Tag Archives: libraries

Free Knowledge

Well, yes, free knowledge IS what the Internet brings us, but here are some free online learning opportunities:

  • MIT OpenCourseWare publishes all of their course materials. For free. Special section for high school instruction and subject index available.
  • iTunes U offers If you’re an iTunes user, you’ve probably seen the mortarboard icon that links to free iTunesU content online.
  • although the search feature wasn’t immediately apparent to me–still trying to figure this out as a non-avid iTunes user.

  • WorldLectureProject indexs video of mostly professors’ lectures atworld lecture project; among the other CreativeCommons learning resources is the searchable index of
  • DiscoverEd–showing an example of curriculum and teaching resources tagged with poverty, although I found this site to not be limited to adult learning.
  • GOOD Magazine recently ran a list of sources for free class materials including ccLearn’s index, and WildApricot publishes a monthly list of non-profit webinars.


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    Darwin and Social Media

    Need a break from social media? Sometimes you just need a break from the intensity of a project, and my friend Sarah has an interesting escape–she has a book of Robert Frost or something else mind-numbingly complicated on her desk, and when she needs a break, she picks up the tome. She says it helps to concentrate on what is being said in the book and takes her away from the problem at hand.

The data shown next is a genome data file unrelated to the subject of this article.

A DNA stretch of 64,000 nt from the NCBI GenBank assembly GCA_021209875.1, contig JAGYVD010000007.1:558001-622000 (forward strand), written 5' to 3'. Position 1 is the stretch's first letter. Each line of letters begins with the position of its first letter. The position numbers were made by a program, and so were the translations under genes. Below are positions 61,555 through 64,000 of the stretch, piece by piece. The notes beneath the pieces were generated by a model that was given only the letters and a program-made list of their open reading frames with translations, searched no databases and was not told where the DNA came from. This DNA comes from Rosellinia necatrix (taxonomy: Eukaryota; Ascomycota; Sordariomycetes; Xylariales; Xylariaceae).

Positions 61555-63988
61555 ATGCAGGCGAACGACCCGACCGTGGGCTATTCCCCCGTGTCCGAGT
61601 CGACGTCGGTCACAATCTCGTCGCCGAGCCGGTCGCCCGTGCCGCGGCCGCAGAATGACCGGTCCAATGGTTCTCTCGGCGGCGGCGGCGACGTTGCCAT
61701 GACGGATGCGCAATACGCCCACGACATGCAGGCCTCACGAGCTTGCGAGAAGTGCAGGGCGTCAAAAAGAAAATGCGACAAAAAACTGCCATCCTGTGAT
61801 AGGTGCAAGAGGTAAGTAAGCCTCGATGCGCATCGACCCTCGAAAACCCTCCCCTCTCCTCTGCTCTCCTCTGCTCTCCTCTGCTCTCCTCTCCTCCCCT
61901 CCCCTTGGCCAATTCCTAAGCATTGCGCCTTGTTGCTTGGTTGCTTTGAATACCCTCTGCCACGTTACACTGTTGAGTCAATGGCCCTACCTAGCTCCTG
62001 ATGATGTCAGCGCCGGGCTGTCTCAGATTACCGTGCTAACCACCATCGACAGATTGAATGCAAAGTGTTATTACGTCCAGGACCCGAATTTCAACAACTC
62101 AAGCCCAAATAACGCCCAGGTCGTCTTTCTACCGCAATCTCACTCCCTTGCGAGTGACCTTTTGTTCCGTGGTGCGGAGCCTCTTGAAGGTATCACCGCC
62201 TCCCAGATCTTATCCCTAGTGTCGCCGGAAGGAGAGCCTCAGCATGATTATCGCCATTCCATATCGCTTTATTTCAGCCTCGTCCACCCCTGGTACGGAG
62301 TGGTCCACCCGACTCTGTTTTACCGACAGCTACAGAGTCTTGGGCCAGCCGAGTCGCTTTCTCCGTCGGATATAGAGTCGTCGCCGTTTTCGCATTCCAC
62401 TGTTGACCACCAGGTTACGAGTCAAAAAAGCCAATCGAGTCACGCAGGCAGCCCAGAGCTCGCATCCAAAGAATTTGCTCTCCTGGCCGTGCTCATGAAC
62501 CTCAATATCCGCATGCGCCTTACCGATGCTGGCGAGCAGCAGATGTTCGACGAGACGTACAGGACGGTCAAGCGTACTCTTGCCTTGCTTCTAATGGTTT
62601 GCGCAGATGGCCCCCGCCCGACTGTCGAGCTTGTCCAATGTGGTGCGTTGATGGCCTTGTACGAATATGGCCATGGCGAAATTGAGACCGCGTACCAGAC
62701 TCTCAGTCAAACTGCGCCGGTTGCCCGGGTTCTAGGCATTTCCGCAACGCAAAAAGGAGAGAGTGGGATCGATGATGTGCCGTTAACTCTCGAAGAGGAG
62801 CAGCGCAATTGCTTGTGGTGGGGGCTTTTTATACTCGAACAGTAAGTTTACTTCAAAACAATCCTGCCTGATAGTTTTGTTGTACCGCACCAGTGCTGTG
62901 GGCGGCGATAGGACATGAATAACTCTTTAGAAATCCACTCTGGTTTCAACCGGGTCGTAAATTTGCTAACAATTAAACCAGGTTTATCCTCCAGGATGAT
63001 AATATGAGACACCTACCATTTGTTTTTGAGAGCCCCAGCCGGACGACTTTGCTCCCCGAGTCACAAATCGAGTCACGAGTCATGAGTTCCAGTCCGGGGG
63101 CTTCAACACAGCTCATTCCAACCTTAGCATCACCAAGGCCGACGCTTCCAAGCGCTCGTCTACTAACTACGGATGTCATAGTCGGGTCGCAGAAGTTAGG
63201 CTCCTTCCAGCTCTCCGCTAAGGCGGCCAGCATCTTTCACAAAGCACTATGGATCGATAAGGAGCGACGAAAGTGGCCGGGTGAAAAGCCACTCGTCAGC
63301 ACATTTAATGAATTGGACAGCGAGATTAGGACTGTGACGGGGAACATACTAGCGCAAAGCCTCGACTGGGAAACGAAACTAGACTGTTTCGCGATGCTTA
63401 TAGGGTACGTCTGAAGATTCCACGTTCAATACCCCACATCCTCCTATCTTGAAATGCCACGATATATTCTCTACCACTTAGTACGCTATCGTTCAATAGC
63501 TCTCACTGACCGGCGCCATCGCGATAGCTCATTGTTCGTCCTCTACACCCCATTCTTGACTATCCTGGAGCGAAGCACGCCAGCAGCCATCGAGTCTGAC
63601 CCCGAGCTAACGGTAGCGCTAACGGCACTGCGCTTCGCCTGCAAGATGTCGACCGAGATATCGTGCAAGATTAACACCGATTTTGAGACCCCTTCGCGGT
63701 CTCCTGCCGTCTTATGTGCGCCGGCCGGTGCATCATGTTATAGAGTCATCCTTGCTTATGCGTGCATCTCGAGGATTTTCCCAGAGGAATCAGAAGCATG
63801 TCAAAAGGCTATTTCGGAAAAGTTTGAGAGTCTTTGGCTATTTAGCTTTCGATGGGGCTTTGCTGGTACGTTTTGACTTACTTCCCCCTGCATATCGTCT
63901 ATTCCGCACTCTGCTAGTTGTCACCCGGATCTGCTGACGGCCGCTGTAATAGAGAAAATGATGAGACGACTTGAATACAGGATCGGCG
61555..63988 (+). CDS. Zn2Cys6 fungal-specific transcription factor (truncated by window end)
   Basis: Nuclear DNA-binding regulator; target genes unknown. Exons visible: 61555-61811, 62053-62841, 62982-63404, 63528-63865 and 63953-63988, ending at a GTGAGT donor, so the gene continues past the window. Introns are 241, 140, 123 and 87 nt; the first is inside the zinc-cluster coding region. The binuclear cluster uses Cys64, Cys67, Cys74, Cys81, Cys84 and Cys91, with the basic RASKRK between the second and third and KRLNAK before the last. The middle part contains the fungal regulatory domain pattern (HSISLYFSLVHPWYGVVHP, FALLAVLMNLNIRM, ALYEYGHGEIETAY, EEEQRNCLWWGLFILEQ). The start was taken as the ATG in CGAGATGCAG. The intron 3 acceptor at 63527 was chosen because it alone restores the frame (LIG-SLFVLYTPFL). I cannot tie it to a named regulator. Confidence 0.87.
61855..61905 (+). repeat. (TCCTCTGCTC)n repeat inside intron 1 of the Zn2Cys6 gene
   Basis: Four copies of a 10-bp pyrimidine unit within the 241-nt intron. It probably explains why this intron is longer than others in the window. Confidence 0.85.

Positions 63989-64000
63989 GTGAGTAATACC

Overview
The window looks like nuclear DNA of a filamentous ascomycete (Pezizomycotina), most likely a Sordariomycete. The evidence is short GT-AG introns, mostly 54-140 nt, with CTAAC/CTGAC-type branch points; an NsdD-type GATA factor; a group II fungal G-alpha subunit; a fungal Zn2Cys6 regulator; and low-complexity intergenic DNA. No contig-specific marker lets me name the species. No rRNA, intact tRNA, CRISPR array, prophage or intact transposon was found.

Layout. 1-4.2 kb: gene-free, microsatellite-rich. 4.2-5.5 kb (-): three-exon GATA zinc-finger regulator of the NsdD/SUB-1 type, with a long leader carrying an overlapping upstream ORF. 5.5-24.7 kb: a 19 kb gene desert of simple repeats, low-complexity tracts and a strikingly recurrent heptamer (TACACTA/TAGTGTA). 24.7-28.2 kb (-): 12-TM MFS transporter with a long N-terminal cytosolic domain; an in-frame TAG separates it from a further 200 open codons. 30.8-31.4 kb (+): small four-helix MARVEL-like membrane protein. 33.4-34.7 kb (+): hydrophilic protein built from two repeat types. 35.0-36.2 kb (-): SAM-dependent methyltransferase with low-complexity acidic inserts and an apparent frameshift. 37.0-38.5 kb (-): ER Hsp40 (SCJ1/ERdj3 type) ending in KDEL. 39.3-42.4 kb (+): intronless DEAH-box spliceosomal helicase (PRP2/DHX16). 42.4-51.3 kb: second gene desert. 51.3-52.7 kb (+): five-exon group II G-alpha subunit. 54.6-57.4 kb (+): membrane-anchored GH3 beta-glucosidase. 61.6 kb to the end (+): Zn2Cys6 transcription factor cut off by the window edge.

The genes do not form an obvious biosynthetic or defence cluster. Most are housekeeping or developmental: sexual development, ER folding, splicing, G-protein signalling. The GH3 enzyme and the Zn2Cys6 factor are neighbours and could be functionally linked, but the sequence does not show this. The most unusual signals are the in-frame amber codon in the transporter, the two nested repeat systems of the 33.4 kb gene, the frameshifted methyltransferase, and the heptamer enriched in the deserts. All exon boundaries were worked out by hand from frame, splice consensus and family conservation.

This is what social media feels like sometimes–it can be so complicated, but Sarah’s solution is just the opposite–not an escape, but an equally challenging situation that draws the mind away. Enter Darwin:

    Currently, I’m reading On the Origin of Species by Charles Darwin, in the original. Well, in the original text–but delivered via email! A few paragraphs, sent every other day (according to my preferences), sit in my inbox like another to-do, but eventually, I remember Sarah’s re-focusing technique, and I’ve been using these reading breaks to ponder how genetics are changing to predisposition the new workforce to adapt to social media.

    And there’s a great ‘at your fingertips’ tool for this, too–combining what’s great about new media with the comfort of the good ol’ fashioned book. Have you heard of DailyLit?

    DailyLit serializes books and emails snippets. They offer titles for purchase, and titles for free–including many classics. Just a simple login and password gains you access to lots of literature, and the site is full of opportunities for interaction–just like any good social media site. You can create reading lists, comment on titles, and discuss books in forums, and–somehow!–you can link your DailyLit profile to your Twitter account.

    Another similar service I like is my local library’s ’email book club’; I tried the Business Book Club, and received a daily 5-minute segment that previewed a book. At the end of the week, I’d read a chapter or two, and could request or buy the book. (And the whole story behind the ‘leader’ of the club provides an interesting insight into a whole new career choice and industry–online book club manager!)